Nature may improve mental health amid COVID-19 pandemic

Sebastian Voortman/Pexels

Nature around one's home may help mitigate some of the negative mental health effects of the novel coronavirus (COVID-19) pandemic, according to a new study published in the journal Ecological Applications.

An online questionnaire survey completed by 3,000 adults in in Tokyo, Japan, quantified the link between five mental-health outcomes, depression, life satisfaction, subjective happiness, self-esteem, and loneliness, and two measures of nature experiences, frequency of greenspace use and green view through windows from home.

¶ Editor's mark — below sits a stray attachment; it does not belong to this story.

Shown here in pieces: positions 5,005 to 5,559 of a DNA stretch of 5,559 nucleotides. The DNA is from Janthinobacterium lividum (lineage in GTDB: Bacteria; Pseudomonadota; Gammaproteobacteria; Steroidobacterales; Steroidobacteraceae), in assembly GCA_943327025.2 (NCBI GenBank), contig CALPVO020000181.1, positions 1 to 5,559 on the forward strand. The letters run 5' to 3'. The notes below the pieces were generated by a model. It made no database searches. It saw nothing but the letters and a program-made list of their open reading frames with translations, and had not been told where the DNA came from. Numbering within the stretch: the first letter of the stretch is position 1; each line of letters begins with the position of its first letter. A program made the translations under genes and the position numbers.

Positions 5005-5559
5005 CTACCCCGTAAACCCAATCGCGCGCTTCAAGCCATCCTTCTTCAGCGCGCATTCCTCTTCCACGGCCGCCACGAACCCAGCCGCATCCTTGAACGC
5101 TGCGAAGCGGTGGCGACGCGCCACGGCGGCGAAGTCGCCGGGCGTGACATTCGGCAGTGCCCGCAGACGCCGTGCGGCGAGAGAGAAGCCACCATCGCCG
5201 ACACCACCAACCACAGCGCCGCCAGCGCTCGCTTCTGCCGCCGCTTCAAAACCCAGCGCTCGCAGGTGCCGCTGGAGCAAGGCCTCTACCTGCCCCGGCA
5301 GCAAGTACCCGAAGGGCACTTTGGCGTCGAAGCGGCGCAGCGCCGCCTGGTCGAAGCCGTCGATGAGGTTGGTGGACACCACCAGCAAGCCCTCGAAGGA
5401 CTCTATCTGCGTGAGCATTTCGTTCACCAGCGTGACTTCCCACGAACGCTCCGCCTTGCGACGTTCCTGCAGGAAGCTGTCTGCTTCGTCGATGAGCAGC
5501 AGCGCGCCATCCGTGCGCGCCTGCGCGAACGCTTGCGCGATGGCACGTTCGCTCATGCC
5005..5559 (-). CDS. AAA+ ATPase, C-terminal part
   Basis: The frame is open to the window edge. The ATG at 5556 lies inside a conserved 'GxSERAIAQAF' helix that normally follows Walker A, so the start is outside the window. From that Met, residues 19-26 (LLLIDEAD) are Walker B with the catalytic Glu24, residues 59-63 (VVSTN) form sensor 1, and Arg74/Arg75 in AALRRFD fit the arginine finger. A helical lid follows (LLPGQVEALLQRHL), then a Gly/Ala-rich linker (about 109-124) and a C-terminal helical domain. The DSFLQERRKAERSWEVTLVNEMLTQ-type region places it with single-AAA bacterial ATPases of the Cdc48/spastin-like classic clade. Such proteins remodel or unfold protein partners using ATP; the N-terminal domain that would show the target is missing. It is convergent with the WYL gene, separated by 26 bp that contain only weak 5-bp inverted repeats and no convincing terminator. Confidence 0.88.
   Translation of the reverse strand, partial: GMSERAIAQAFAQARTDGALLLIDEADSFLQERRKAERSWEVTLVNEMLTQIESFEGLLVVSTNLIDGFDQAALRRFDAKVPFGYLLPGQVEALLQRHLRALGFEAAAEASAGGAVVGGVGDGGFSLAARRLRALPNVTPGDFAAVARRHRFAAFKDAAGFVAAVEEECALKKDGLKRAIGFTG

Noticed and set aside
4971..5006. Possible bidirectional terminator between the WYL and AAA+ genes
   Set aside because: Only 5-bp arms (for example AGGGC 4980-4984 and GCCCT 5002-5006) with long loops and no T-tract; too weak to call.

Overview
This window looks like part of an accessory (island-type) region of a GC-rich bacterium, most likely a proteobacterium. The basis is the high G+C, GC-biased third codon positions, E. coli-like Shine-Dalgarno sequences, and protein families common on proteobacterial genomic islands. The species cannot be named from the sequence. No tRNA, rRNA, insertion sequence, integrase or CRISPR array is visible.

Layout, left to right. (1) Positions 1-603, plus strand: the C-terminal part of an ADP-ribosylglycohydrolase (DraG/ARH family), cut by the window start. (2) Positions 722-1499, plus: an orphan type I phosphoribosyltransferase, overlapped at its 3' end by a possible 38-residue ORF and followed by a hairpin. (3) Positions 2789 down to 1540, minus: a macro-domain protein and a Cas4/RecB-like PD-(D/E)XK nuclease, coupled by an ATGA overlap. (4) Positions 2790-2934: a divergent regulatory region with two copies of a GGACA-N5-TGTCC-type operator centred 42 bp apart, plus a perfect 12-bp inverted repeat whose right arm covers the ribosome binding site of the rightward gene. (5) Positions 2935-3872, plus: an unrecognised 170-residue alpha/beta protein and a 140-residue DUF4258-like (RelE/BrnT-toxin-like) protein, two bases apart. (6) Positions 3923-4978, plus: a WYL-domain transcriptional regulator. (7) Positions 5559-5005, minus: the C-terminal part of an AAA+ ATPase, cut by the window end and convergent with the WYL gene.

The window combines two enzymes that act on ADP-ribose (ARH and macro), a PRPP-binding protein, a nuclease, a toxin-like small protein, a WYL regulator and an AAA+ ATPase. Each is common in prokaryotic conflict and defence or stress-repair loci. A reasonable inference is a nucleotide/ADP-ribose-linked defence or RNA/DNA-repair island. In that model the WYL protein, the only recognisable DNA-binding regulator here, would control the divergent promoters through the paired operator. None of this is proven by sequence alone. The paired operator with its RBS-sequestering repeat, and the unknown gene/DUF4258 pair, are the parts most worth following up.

More frequent greenspace use and the existence of green window views from the home were associated with increased levels of self-esteem, life satisfaction, and subjective happiness, as well as decreased levels of depression and loneliness.

"Our results suggest that nearby nature can serve as a buffer in decreasing the adverse impacts of a very stressful event on humans," said Masashi Soga, PhD, lead author of the study from The University of Tokyo, in a statement. "Protecting natural environments in urban areas is important not only for the conservation of biodiversity, but also for the protection of human health."

Editor's note: Click here for more information and ongoing COVID-19 updates for integrative healthcare professionals.